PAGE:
Given the flexibility of the term, who might be called a “prophet”? According to Lester Grabbe, anyone summoned by God—male or female—can prophesy. Female prophets in the OT are simply prophets who happened to be female. In ancient Israel and throughout the ancient Near East, female prophets possessed the same spectrum of gifts as their male counterparts.6 Women could be prophets because, unlike priests and kings who inherited their positions, prophets were appointed by God.7 The OT does not indicate that the appearance of women prophets was unusual; however, in some instances female prophets may not have been accepted in the same way male prophets were, and their roles may have differed from those of male prophets.8 How accurately does the Bible reflect the historical reality of female prophecy in ancient Israel?9 To answer this question, the text must be examined closely.

The Text and its Backstory

In the OT, women prophets are mentioned in only a few texts, but Wilda Gafney points out that each text, no matter how brief, “provides some contextual information for the . . . female prophets it discloses.”10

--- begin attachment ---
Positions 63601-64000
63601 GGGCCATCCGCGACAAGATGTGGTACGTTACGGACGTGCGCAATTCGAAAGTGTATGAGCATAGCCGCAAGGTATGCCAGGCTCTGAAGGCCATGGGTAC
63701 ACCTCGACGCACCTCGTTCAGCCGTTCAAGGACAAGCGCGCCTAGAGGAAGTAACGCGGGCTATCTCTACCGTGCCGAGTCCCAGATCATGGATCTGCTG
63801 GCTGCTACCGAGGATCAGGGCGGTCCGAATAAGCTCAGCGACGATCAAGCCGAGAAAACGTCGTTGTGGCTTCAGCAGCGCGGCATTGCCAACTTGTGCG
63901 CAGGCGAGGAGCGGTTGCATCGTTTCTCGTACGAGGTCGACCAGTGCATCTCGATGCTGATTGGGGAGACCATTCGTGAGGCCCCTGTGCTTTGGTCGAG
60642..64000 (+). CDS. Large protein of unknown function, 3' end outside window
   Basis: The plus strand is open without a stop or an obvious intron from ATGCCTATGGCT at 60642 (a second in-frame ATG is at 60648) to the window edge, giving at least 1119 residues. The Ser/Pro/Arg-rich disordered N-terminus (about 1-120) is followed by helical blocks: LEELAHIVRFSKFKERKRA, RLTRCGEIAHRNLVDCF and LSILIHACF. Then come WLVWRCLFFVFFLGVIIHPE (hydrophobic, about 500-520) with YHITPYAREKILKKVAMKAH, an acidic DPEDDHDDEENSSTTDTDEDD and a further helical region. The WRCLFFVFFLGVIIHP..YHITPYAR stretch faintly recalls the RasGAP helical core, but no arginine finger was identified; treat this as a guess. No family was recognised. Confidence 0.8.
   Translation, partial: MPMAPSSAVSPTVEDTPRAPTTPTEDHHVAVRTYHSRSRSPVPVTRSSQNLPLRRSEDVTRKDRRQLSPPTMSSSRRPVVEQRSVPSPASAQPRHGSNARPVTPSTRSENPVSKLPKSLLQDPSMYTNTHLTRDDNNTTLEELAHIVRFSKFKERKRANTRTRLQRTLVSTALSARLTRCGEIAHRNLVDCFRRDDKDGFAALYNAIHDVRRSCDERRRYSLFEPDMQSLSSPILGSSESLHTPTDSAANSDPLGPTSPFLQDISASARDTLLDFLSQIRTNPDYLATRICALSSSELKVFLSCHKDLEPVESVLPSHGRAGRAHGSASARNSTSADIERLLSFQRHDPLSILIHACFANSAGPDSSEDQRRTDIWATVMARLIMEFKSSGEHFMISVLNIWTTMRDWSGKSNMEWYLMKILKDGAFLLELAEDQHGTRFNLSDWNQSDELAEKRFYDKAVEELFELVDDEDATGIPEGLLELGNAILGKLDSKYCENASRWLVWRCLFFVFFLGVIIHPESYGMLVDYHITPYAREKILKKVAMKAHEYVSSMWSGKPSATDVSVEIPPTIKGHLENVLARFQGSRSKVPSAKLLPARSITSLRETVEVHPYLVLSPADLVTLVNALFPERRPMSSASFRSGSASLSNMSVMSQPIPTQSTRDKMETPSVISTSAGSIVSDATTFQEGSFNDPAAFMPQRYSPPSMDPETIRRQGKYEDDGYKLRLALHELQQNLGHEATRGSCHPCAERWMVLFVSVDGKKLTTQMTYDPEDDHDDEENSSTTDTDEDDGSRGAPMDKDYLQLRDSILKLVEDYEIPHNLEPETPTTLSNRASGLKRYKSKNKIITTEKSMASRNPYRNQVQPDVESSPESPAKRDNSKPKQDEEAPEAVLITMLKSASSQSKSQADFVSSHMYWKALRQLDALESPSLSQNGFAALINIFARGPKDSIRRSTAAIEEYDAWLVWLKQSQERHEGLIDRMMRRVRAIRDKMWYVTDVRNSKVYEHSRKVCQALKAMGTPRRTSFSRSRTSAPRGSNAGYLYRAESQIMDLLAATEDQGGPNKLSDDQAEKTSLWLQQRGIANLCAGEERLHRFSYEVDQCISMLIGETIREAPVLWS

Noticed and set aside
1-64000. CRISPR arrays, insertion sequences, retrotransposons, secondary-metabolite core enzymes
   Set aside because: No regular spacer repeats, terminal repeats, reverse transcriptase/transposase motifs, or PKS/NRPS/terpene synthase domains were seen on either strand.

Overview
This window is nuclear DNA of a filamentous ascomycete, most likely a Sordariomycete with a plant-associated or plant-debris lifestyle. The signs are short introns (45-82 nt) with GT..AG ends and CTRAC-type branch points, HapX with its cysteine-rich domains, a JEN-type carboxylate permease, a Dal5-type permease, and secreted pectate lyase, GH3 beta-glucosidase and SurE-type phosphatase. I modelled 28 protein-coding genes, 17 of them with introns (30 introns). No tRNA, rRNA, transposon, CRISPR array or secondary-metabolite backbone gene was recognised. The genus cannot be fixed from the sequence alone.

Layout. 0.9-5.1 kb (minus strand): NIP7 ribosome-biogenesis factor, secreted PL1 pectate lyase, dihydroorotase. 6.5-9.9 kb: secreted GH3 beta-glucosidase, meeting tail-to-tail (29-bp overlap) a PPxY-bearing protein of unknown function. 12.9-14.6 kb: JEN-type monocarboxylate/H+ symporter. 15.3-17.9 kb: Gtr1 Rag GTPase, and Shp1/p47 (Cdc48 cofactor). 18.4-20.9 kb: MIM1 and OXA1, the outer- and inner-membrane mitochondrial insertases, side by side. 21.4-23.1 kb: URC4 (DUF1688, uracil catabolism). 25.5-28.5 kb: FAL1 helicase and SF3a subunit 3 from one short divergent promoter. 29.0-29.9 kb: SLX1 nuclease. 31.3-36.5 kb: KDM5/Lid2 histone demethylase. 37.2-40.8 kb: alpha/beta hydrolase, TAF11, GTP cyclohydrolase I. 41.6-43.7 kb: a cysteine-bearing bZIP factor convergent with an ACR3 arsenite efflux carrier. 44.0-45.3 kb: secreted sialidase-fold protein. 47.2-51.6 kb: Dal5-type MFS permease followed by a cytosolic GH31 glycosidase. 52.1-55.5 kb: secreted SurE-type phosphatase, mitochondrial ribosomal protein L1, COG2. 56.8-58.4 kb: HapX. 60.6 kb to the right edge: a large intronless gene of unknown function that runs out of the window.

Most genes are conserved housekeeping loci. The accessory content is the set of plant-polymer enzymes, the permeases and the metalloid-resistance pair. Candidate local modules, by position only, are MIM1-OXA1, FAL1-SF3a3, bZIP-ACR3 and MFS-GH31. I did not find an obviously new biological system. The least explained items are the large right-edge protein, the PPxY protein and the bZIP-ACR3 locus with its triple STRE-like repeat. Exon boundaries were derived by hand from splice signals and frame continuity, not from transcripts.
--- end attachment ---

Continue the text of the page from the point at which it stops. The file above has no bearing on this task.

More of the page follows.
In Exod 15:20–21, Miriam the prophetess leads the women in song and dance after the crossing of the Red Sea. Many scholars believe this text is one of the oldest examples of Israel’s literature. Although Moses’s song (Exod 15:1–18) precedes Miriam’s in the canon, the early date of vv. 20–21 suggests it may have been Miriam, not Moses, who led the first victory celebration of the exodus.11

Most commentators agree that Miriam was a leader in the community.12 Musical performers such as Miriam are clearly identified as prophets elsewhere in Scripture (1 Sam 10; 1 Chr 25). Furthermore, whenever prophets are introduced in the OT, prophetic action usually follows; when Miriam is introduced in Exod 15:20, her song proclaims YHWH’s victory and prophetic action is accomplished.

In Num 12:1–16, Miriam and Aaron are involved in a conflict with Moses over his prophetic authority; their challenge concerns Moses’s Cushite wife. This text establishes Moses’s superiority, but it also affirms Miriam’s and Aaron’s prophetic and perhaps also priestly roles. According to Gafney, Miriam is named first in v. 1 because she is an “authentic prophet of YHWH” while Aaron is “merely a prophet of Moses.” The position of Miriam’s name reflects her standing in the community, not a “hierarchy of guilt.”13 It is often assumed that the wife alluded to in Num 12:7 is Zipporah, but Zipporah was a Midianite, not a Cushite. The woman in v. 7 may be Moses’s second (but not necessarily polygamous) wife.14 Verses 10 and 11 suggest an attempt on the part of the priestly author to place all of the blame for the conflict on Miriam while preserving the priestly purity of Aaron.15